General / Feb 08, 2021

Account Based Pensions are simple, right?

Duc Hong
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by Duc Hong

Account Based Pensions can provide a regular income stream once a member satisfies a condition of release. If the member is over age 65, or has reached their preservation age and retired, the income stream will be treated as a Retirement Phase Pension.

Income and assets supporting Retirement Phase Pensions are exempt from tax. For Transition to Retirement Pensions where the member has reached their preservation age but is under age 65 and still working, the income and assets supporting that pension remain taxable.

Regardless of the pension type, there are a number of important elements to consider when commencing an income stream:

  • Documenting pension commencement minutes that should be signed and dated on or before the pension commencement date. Where the starting value of the pension is not known at commencement, we suggest adding a sentence to the minutes that reads “with the total value of my account once known”;
  • Whether to nominate a reversionary beneficiary, which is a contractual arrangement ensuring the pension continues to the beneficiary in the event of the death of the primary pensioner. A reversionary nomination removes the trustee discretion and operates outside of the Will;
  • Lodging a Transfer Balance Account Report with the ATO by the required due date;
  • PAYG reporting requirements:
    • The taxable component of any pension payment is subject to PAYG withholding where the recipient is under 60 years of age;
    • A PAYG summary and statement need to be lodged with the ATO by the 14th of August following the end of the financial year
    • Where a pension recipient turns 60 within a financial year, only the payments received prior to their birthday in that year are subject to PAYG reporting and withholding;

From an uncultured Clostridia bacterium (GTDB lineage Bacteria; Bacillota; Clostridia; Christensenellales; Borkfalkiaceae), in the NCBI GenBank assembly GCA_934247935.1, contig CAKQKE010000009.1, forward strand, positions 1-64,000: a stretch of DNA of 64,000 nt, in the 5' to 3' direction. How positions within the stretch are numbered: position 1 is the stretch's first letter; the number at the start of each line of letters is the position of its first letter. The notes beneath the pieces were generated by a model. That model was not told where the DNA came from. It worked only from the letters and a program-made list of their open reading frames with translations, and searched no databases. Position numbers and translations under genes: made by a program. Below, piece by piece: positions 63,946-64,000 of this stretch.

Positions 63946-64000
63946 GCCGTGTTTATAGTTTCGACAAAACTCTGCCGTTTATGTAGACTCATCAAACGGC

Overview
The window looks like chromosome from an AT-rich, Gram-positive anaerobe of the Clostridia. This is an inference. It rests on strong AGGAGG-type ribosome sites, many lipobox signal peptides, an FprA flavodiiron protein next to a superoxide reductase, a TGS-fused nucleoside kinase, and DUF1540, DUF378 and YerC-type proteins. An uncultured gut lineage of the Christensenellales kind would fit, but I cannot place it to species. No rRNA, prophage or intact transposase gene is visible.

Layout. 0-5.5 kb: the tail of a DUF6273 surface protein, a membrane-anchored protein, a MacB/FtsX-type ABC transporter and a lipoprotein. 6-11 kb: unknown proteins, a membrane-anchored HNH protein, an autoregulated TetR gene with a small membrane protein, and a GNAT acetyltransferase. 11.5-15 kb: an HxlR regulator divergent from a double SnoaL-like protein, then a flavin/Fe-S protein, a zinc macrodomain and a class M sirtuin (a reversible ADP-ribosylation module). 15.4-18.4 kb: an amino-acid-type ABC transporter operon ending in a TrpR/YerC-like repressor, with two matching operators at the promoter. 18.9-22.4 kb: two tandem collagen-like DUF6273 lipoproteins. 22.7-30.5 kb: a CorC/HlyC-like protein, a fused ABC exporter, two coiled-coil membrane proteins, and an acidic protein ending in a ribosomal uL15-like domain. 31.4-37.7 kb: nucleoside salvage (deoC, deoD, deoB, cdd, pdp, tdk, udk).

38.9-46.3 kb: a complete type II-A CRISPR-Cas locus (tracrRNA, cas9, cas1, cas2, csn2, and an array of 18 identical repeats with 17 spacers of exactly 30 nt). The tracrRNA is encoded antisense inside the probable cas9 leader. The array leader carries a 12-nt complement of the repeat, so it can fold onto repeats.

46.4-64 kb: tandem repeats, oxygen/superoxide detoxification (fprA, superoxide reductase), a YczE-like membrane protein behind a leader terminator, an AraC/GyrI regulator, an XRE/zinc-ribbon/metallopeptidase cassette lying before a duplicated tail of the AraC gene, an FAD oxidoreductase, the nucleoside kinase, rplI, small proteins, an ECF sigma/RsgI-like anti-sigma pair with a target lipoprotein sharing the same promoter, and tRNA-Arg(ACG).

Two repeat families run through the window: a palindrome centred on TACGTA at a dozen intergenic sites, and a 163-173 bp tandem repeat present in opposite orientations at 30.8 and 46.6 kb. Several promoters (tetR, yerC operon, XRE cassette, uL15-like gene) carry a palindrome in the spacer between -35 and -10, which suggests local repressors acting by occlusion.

• Centrelink treatment
    • Any Account Based Pensions commenced on or after 1 January 2015 are treated as financial assets and deemed under the income test;
    • The current deeming rates from 1 July 2020 are 0.25% per cent on assets up to $53,000 for a single and $88,000 for a couple. Amounts above those thresholds are deemed at 2.25%;
  • Ensuring the member takes at least their minimum income for the year.
    • Where a member fails to meet the minimum, and are not able to rely on the very limited exemptions, the pension is deemed to have ceased on 1 July of that financial year.
    • It is recommended to undertake pension reviews in May or June each year to avoid this from happening;
  • Where amounts in excess of the annual minimum are to be taken, consideration should be given for the member to provide instructions that the excess is to be treated as a commutation.

While the operation of Account Based Pensions is straightforward, there are many other issues to consider and implement.

We hope all our readers have a wonderful Christmas and prosperous New Year. This is our final article for 2020, we look forward to providing you further articles from mid-January next year.

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